Last week the Postmaster General announced that to reduce the United States Postal Service (USPS) budget Saturday mail deliveries of most mail* would be stopped as of August to in theory save $2,000,000,000.
The timing of the announcement was propitious as I was with the best and brightest of the direct response world at DMA-DC. The general opinion of those in our unofficial survey: this decision was probably not going to make the USPS solvent and delivery is already atrocious so how much worse could it be?
While the ultimate outcome is unclear (a much bigger issue, in this blog’s opinion, would be a change in the nonprofit postage rate, but that’s its own box of worms to be discussed at another time), here are some thoughts on the impact of the loss of Saturday for mail for nonprofits:
- 52 less days for your message to be in front of your supporters. Monday through Friday will be the only days you’ll compete for their attention.
- Hence a 15% more crowded mail box. Sorting through catalogs, bills, commercial mailers and other nonprofits.
- A short term impact of changing cash flow projections for direct mail campaigns. With one less delivery day and mail not being processed on Saturdays everything will be later, cash, your newsletter, the solicitations themselves. “Short term” as in time this will be the new normal. Remember decades ago mail was delivered more than once a day!
- A possible shift in nonprofit budget dollars to both telemarketing and email to boost lost dollars from the loss of Saturday. This change, if it occurs, will be at the detriment of your organization. Telemarketing will improve your campaigns’ response rate over email but at an astronomically higher cost per dollar raised. And email campaigns while being “free” have a low and declining response rate from the impact of overly full email boxes and essentially non-differentiated emails from nonprofits. (If you do go this route, read our tips on email marketing so you can do it with success.)
- Increased competition for ever-declining direct mail eyeballs may result in a decline in both the number of donors and income.
- Nonprofits will have to get more creative: standing out in the mailbox may result in an increase in oversize or undersize package sizes, “bigger” incentives, and possibly, more color packages to catch that elusive donor’s eye. While a boost to testing and creativity may be a breath of fresh air to the tried and true of the industry, increased testing budgets and irregular package formats are bound to drive up cost in the mail.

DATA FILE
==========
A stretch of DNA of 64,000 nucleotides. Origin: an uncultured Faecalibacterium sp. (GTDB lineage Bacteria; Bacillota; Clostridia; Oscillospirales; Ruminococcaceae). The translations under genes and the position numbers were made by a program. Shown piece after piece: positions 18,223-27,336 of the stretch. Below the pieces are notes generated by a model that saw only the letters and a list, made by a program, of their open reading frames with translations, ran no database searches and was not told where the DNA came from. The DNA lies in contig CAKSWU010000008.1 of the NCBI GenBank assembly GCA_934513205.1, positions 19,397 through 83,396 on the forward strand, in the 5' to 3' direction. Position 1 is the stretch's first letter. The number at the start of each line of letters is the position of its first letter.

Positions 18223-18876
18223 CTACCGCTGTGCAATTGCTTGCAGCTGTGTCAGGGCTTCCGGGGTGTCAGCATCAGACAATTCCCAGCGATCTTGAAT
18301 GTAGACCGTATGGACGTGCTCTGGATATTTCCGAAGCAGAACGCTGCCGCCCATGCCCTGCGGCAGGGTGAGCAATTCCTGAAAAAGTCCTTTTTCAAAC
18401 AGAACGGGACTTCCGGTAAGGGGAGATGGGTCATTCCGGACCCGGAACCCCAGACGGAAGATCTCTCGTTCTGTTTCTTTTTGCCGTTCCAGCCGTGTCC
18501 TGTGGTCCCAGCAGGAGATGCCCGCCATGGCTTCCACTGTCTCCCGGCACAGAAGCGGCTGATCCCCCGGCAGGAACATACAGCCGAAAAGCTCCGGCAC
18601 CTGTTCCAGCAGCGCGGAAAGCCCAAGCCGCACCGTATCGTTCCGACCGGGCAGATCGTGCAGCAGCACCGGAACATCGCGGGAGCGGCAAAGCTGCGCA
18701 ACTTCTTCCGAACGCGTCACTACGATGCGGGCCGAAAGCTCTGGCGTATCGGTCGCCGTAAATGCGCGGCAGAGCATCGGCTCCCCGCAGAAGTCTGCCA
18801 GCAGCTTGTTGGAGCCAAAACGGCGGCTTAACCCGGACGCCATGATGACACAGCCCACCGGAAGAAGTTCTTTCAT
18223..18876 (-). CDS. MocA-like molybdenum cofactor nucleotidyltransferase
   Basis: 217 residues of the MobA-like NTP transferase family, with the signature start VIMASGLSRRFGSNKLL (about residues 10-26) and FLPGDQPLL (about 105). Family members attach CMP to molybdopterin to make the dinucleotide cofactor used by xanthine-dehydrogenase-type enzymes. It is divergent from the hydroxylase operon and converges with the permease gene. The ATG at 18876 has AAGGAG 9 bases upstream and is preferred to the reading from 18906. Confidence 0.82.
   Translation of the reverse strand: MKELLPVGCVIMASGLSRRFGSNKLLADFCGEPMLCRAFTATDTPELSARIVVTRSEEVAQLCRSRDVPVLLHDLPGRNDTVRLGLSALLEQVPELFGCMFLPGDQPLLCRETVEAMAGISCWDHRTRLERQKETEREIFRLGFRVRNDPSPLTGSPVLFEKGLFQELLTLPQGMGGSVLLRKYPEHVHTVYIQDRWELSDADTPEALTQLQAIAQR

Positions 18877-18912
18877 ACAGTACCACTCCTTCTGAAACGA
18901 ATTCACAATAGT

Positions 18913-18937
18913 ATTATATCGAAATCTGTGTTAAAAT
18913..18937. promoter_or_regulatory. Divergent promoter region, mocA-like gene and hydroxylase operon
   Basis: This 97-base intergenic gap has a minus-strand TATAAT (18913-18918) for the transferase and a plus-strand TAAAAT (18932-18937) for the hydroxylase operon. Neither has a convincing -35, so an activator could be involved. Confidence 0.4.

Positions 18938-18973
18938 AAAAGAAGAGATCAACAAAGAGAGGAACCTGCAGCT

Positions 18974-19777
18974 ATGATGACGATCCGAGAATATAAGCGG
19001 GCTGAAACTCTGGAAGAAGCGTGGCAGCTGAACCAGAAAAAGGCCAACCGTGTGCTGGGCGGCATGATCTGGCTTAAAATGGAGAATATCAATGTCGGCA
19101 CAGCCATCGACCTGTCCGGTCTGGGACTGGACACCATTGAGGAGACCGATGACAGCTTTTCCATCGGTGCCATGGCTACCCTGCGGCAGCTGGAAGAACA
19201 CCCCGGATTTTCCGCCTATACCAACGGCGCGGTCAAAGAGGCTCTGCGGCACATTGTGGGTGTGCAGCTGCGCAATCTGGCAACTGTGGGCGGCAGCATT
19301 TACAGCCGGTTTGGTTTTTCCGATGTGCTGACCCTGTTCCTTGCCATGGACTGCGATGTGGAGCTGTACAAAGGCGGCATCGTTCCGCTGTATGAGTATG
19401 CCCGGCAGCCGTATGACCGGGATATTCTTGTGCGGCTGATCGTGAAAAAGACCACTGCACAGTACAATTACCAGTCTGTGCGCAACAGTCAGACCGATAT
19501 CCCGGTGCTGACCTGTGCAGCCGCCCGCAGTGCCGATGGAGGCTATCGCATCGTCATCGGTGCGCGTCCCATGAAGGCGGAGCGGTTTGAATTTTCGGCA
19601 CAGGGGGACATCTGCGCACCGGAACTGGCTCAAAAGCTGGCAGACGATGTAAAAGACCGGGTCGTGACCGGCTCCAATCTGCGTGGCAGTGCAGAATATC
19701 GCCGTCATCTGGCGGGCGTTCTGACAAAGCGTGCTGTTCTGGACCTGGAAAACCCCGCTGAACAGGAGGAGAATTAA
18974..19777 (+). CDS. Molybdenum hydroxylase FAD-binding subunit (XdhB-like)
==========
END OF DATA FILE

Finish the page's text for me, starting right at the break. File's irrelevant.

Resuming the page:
- For those who compete with commercial mailers during key fundraising periods like the holiday season (for example with holiday catalogs) it would be wise to keep an eye on what the commercial side is already testing out to adjust to the change:
- Publishers like The Economist have been testing the impact of Friday delivery (impact on news cycle—if your organization has a regular magazine or newsletter that has time sensitive information, consider how this may impact your readership)
- Catalogers and other mailers have been looking for alternative delivery methods on Saturday—for example turning to private mailers such as UPS to understand the cost of bulk mail delivery
- The importance of augmenting your standard data set will allow a more complete view of your constituents’ relationship with your nonprofit will become key: with competition in the mailbox, finding ways to connect with constituents on other channels in a personalized way will be the winning strategy for agile organizations.
So before we dash ourselves on the rocks below what should you do to reduce the impact of service reduction?
The Solution: Integrate
Now is the time before August to evaluate channel mix and contact cadence so you are optimizing what is the correct campaign structure.
What is the balance of email campaign, direct mail, and telemarketing; now fold in online display and social media for awareness building to offset the erosion in delivery quality.
Nonprofits large and small are benefiting by testing into the mix of channels albeit for acquisition, renewal, major gifts, or membership. Each solicitation effort requires a different set of tactics born of rigorous testing.
Now is the time to pull together those staff and/or volunteers and your agencies to have them collectively brain storm how will be work together increase reach into all of your supporters.
Accept this change, if it happens, as an opportunity for you to step forward and to communicate with your supporters in a manner that touches them at the correct time and with the proper channel.
Let Miriam and I know how you survived August.
* Packages will still be delivered 6 days per week.
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